Missouri Supreme Court Chief Justice Paul C. Wilson of Columbia

…And in case your wondering, three judges on the high court were appointed by Democratic governors and four by Republican governors.

What we will likely see now is the General Assembly go to the bob-and-weave, game-delay defense. It seems almost certain, however, that whatever games the legislators and governor might play, they will get smacked down by the courts. (As a side note, it is unlikely the U.S. Supreme Court would take this case because it is a state-based constitutional issue, not federal.)

Before any more legislative legerdemain unfolds, however, the matter will go back to a chastened and humbled Jon Beetem, whose task it is to direct the Department of Social Services to start preparing to expand Medicaid coverage. About 275,000 additional Missouri adults will be eligible.


I read the St. Louis Post Dispatch’s coverage of the Supreme Court ruling and enjoyed some of the comments posted by more than 80 readers.

Here’s a sample:

Susan Nuetzel, Green Bay, WI: “As usual, the Republican-inspired ruling was not only obviously wrong, but cruel. Overruled.

Derek Plummer (no city listed): “Missouri Republican legislators’ sphincters just violently contracted at this news.”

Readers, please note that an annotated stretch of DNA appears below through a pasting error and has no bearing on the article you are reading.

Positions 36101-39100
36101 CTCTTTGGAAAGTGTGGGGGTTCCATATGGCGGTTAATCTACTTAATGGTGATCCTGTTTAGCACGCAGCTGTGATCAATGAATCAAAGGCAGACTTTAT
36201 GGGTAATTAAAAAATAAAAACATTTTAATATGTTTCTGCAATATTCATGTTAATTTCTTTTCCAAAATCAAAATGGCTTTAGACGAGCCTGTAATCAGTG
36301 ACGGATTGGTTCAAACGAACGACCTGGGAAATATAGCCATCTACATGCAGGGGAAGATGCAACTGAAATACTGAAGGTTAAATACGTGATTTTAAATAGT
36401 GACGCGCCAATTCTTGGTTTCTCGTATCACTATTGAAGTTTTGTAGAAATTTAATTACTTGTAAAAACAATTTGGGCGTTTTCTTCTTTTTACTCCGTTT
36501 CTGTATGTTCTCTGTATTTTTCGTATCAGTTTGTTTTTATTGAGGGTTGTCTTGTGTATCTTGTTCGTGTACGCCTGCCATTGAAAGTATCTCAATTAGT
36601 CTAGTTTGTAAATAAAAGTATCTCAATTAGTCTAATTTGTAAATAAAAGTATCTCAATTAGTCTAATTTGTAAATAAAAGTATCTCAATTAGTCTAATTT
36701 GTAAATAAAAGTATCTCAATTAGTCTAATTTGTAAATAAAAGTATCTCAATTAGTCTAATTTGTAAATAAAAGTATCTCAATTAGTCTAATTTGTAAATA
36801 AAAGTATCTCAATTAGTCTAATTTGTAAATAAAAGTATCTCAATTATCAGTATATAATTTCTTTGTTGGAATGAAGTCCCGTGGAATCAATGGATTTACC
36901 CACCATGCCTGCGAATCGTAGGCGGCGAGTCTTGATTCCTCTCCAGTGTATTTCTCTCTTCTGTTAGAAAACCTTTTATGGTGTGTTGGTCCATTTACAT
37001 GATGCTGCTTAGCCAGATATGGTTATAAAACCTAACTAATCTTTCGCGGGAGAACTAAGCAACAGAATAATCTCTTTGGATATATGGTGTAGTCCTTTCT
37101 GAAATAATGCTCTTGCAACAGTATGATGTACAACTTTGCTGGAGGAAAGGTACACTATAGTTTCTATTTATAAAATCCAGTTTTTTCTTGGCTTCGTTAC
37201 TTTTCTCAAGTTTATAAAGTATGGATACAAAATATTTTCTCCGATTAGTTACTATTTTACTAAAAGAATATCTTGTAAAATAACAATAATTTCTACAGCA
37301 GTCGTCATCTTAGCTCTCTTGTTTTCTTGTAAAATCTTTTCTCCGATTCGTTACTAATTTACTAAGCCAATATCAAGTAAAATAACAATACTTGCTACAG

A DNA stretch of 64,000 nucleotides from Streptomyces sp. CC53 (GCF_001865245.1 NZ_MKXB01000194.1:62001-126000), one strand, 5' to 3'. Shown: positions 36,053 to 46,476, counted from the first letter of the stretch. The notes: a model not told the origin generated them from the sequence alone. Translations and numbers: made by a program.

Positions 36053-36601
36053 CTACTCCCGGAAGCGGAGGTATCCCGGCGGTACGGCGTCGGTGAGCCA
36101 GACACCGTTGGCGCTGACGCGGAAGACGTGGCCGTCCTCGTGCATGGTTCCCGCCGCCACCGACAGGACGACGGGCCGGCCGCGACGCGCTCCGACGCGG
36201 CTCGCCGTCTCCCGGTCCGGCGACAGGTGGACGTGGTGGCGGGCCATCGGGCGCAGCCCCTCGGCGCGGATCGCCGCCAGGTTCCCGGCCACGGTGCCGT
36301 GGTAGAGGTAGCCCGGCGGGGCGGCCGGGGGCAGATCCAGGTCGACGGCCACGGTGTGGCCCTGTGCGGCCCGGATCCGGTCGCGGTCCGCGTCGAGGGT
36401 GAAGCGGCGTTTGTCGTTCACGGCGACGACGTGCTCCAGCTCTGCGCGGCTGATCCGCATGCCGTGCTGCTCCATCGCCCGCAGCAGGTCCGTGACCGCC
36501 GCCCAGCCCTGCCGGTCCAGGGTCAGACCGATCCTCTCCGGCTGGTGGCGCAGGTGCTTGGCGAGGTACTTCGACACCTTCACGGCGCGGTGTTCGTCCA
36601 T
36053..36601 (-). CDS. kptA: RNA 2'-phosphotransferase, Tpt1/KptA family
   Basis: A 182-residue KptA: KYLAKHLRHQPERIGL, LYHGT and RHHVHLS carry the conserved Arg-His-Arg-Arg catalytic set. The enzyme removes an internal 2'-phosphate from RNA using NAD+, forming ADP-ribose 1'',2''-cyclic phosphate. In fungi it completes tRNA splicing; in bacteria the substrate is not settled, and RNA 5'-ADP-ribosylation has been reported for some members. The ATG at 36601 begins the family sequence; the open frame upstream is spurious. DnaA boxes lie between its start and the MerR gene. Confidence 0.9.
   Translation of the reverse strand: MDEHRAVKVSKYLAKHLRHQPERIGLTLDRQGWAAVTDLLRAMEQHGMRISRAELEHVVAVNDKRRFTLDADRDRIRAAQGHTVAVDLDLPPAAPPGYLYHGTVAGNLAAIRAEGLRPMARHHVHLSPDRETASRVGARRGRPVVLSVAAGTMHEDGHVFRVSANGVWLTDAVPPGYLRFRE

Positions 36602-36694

Terry Knies, Balwin, MO: “Winning their little obstructionist victories is more important than serving the people.”

Susie Simmons, St. Louis County: “(T)hanks to the yahoos in Jeff City who felt they did not need to obey the will of the voters, we had to go through this exercise.

Bob Feld (no city listed): “No surprise here. Even a first-year law student would have known the ballot initiative was constitutional.”

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From the way a City Councilwoman and the attorney for Casino KC gushed in a news story about a $40-million renovation to the former Isle of Capri Casino, you would think this was one of the most outstanding redevelopments projects Kansas City has seen in a long time.

In a CitySceneKC article, Jerry Riffel, attorney for Casino KC, was quoted as saying: